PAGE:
The Gist: The first of three Oliver Stone films on this list (and inarguably the better one), "JFK" is not about the President so much as it is about the events leading his assassination and the alleged cover-up that followed. Kevin Costner (as former New Orleans district attorney Jim Garrison) leads an incredible cast including Tommy Lee Jones, Kevin Bacon, Sissy Spacek, Gary Oldman, Jack Lemmon, Joe Pesci and John Candy (the President himself is only seen in real archival footage and is not played by an actor).
Oscar Count: The second most nominated film on this list after "Wilson," "JFK" got 8 Oscar noms, including best picture and best director. It won best film editing and best cinematography.

"Jefferson in Paris"
"Jefferson in Paris"
Jefferson in Paris
President: Thomas Jefferson
Release: 1995
The Gist: James Ivory's film is a semi-fictional account of Jefferson's tenure as the Ambassador of the United States to France prior to his Presidency, and his alleged relationships with artist Maria Cosway (Greta Scacchi) and slave Sally Hemings (Thandie Newton). Starring Nick Nolte as Jefferson (and a young Gwyneth Paltrow as his daughter), the film premiered to mixed reviews at the 1995 Cannes Fim Festival.
Oscar Count: None.

Nixon
President: Richard Nixon
Release: 1995
The Gist: Oliver Stone's fascination with presidents continued with his epic (192 minutes!) depiction of the the political and personal life of Richard Nixon. Starring Anthony Hopkins (controversially, as the studio wanted Tom Hanks or Jack Nicholson) and Joan Allen as Richard and Pat Nixon, the film is -- according to the disclaimer that comes before it -- "an attempt to understand the truth [...] based on numerous public sources and on an incomplete historical record."
Oscar Count: No wins or best picture nod a la "JFK," but four Oscar nominations for Hopkins and Allen's performances, Stephen J. Rivele, Christopher Wilkinson and Oliver Stone's screenplay, plus John Williams' score.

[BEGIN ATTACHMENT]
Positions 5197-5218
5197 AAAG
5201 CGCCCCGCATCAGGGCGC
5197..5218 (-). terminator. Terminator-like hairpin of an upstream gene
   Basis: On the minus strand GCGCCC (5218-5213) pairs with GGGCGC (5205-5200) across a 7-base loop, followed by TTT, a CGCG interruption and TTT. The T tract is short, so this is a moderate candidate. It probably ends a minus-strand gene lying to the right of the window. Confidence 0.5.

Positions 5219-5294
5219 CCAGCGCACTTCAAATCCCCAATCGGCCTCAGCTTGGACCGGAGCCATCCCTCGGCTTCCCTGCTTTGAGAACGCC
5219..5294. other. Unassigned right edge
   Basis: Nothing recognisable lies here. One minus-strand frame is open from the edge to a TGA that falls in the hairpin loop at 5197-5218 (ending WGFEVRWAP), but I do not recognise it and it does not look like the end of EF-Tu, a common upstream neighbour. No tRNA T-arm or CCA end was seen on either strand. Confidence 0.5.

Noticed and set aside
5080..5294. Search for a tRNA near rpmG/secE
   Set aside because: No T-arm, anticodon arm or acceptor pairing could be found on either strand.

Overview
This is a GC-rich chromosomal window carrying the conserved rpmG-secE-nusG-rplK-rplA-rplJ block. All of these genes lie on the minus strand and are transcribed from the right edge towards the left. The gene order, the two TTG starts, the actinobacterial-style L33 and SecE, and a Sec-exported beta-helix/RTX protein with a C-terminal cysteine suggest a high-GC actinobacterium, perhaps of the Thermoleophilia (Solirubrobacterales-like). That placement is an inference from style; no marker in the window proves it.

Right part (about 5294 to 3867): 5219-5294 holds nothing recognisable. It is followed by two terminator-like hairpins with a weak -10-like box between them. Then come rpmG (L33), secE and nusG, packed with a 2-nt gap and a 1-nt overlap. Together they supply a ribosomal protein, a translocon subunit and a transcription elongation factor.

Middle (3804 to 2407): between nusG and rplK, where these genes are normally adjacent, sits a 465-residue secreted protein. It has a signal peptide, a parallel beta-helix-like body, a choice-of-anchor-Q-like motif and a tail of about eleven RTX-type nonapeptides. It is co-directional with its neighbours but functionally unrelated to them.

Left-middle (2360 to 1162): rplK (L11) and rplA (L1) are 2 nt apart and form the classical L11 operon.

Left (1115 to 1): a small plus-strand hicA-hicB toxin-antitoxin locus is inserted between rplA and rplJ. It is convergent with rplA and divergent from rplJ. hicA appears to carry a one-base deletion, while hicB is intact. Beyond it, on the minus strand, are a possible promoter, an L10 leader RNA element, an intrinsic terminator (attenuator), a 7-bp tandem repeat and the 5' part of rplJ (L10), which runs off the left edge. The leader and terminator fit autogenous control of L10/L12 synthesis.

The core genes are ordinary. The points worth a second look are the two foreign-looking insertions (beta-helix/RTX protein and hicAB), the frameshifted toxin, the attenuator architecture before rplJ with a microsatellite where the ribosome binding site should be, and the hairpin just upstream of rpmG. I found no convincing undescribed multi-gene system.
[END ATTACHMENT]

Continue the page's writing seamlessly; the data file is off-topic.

"Primary Colors"
"Primary Colors"
Primary Colors
President: "Bill Clinton"
Release: 1998
The Gist: Alright, so this sort of shouldn't count because it's about "fictional" president Jack Stanton (John Travolta) and his wife Susan (Emma Thompson), but everyone knows Mike Nichols' "Primary Colors" -- based on the book by Joe Klein -- is about Bill and Hillary Clinton and their campaign to win the 1992 Presidential Democratic Primary. However, Thompson said she did not base her performance on Hillary Clinton, while Travolta said he based his on several presidents, but mostly on Bill Clinton.
Oscar Count: 2 noms for Elaine May's screenplay and Kathy Bates' supporting performance.

Dick
President: Richard Nixon
Release: 1999
The Gist: Andrew Fleming's hilarious, underrated fictional comedy stars Kirsten Dunst and Michelle Williams as two lovely (but not so bright) teenage girls who somehow wind become the legendary 'Deep Throat' figure partly responsible for bringing down Nixon (played by Dan Hedaya). Will Ferrell and a pre-fame Ryan Reynolds also star
Oscar Count: None, though it was never expected (even though a screenplay nod would have been well worth it).

"Thirteen Days"
"Thirteen Days"
Thirteen Days
President: John F. Kennedy
Release: 2000
The Gist: Another JFK movie with Kevin Costner, except this time the president is actually in it (and played exceptionally by Bruce Greenwood).  Based on the book "The Kennedy Tapes: Inside the White House During the Cuban Missile Crisis," the film is a dramatization of the Kennedy administration (Costner plays a key member) and its struggle to contain the crisis in October of 1962.
Oscar Count: Greenwood was in the conversation for a supporting actor bid, but it never happened (and neither did any other nomination).

Frost/Nixon
President: Richard Nixon
Release: 2008
The Gist: Nixon, again! Apparently the president with the most cinematic narrative is the one who has the most corruption associated with his legacy. Ron Howard's film -- based on Peter Morgan's 2006 play -- stars Frank Langella as Nixon and Michael Sheen as British television broadcaster David Frost. It depicts the story behind the famous Frost/Nixon interviews of 1977.
Oscar Count: Langella followed Anthony Hopkins as the second actor to get an Oscar nom for playing Nixon, and the film recieved 4 additional nominations, including best picture and best director.

W.
President: George W. Bush
Release: 2008
The Gist: The third and final Oliver Stone take on a U.S. President is unique in that it was released while that President -- George W. Bush -- was still in office. Exploring his life and presidency, the film starred Josh Brolin as W., Elizabeth Banks as Laura Bush and James Cromwell and Ellen Burstyn as George Sr. and Barbara.
Oscar Count: The third time was not the charm for Oliver Stone, as the film received mixed reviews and zero Oscar nominations.

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This article is related to: Academy Awards, Lincoln, Hyde Park on Hudson